Manchester College professors have grabbed students’ attention over the decades and have not let go –

Professors Holl and Kintner

Prexy Winger

Sadie Wampler

President Helman

Gladdys Muir

Tim Rieman (“Life is good!”)

Andrew Cordier

Doris Garey

Don Colburn

Karen Doudt

Harry Weimer

Gary Deavel

Clyde Holsinger

David Waas

Onita Johnson

Dorothy Johnson

Ed Miller

Rowan Daggett

Art Gilbert

Wilson Lutz

Janina Traxler

Jim Adams

Paul Keller

Bob and Dee Keller

Bill Day

Ken Brown

Marcia Benjamin

Parker Marden

Bob Bowman

Tom Jarman

John Planer, and so many more 

These teachers got our attention, and then we learned. The mark of a good college.

Second, colleges that change lives create an environment where questions are at the center. As every teacher knows, the better the questions we ask on an exam, the better the answers. The better the question at the beginning of a discussion, the better the discussion. What happens at Manchester to create a climate of healthy questions?

  • Faculty members get students to think about good questions. Questions like: How do cultures determine what is beautiful and what is ugly? How do people decide what is truth? Which looters are stealing to meet their basic survival needs and which ones are breaking the social contract? How do we know?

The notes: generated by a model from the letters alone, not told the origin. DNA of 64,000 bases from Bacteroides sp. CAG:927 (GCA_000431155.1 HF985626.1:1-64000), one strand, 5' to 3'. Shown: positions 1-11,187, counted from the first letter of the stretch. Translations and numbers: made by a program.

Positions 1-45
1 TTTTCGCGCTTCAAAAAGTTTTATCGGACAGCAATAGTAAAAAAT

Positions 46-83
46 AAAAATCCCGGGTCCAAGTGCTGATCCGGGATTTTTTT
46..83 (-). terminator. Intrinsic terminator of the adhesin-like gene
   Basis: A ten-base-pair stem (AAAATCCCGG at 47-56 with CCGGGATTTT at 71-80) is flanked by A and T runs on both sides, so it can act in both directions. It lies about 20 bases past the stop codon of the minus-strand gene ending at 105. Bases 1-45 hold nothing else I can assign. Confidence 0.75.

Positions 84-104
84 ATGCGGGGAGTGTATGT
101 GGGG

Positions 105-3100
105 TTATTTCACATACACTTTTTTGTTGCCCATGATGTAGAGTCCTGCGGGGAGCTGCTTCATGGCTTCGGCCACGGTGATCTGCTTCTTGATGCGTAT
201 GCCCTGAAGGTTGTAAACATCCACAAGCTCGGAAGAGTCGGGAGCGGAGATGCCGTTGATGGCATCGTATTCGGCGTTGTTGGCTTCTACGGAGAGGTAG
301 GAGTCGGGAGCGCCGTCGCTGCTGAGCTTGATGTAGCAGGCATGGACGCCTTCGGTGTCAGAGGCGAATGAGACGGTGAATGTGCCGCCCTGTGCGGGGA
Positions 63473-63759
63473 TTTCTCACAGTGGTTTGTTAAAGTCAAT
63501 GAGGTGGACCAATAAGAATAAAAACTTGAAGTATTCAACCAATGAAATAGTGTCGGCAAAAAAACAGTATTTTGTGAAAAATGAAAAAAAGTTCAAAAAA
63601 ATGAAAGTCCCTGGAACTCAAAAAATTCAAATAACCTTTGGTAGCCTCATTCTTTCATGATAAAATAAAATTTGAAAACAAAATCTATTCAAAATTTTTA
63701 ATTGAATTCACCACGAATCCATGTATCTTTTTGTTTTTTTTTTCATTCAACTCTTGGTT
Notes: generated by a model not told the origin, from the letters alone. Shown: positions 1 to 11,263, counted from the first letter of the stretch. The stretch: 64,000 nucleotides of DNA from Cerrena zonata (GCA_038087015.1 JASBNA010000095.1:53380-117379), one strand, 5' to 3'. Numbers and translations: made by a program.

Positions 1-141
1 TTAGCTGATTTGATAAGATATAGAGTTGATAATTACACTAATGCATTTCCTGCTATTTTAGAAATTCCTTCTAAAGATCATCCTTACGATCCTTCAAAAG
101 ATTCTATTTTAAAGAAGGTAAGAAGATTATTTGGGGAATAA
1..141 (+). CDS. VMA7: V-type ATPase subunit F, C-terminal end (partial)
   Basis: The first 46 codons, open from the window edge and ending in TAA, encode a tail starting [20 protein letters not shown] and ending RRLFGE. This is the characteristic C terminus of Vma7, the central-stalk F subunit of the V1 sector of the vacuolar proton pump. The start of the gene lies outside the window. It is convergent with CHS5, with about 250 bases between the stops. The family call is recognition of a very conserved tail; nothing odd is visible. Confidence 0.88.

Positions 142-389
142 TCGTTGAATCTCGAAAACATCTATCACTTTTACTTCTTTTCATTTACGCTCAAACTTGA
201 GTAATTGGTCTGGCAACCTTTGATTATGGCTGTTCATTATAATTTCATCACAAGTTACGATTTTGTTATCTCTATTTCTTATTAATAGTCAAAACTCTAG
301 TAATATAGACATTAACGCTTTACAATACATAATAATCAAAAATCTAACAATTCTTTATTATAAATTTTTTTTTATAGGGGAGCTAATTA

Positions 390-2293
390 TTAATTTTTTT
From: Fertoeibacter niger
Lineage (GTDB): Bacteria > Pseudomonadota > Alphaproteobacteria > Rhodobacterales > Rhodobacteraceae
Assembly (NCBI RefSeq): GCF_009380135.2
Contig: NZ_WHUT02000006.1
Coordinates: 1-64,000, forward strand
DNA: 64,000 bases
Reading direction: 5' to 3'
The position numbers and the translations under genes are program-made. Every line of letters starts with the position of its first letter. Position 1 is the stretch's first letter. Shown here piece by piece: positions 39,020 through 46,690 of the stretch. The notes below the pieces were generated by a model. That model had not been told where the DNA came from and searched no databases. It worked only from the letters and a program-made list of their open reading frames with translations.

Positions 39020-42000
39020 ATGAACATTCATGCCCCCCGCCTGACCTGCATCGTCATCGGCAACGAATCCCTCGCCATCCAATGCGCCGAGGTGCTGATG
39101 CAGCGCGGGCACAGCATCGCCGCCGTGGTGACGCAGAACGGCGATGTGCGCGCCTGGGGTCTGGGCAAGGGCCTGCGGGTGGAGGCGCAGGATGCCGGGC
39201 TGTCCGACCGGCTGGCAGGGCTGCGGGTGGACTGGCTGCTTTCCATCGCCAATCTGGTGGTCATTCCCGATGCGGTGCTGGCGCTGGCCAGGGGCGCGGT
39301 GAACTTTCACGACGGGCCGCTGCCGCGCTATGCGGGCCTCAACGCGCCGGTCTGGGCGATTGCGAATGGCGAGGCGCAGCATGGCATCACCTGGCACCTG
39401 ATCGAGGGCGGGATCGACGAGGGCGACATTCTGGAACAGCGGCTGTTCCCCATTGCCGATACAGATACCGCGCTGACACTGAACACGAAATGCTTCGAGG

• Faculty members also teach students to design original research, carry it out, write it up, and submit it for scholarly review. All good research starts with a good question.

  • Faculty members ask students “what makes you say that?” They respond like Doc Niswander to Jane Henney in the late 60s, when she was considering applying to medical school in a time when not many women became physicians. Professor Niswander said to her: “Why not?” And health care in this country has been better since he asked that question. 

What happens to students who spend four years in an environment of good questions?

  • ·They leave quite different than they arrive. When they arrive, Manchester students’ SAT scores are just slightly above the Indiana average. Twenty-four percent of them are the first in their families to attend college. When they leave, they pass the CPA exam at a rate more than double the national verage. Manchester College has had 18 students win Fulbrights in 10 years. Job placement rates for graduates have averaged more than 96 percent over the past five years. Applicants to medical school have a five-year 84 percent acceptance rate; and acceptance to law school has been 100 percent over the past five years.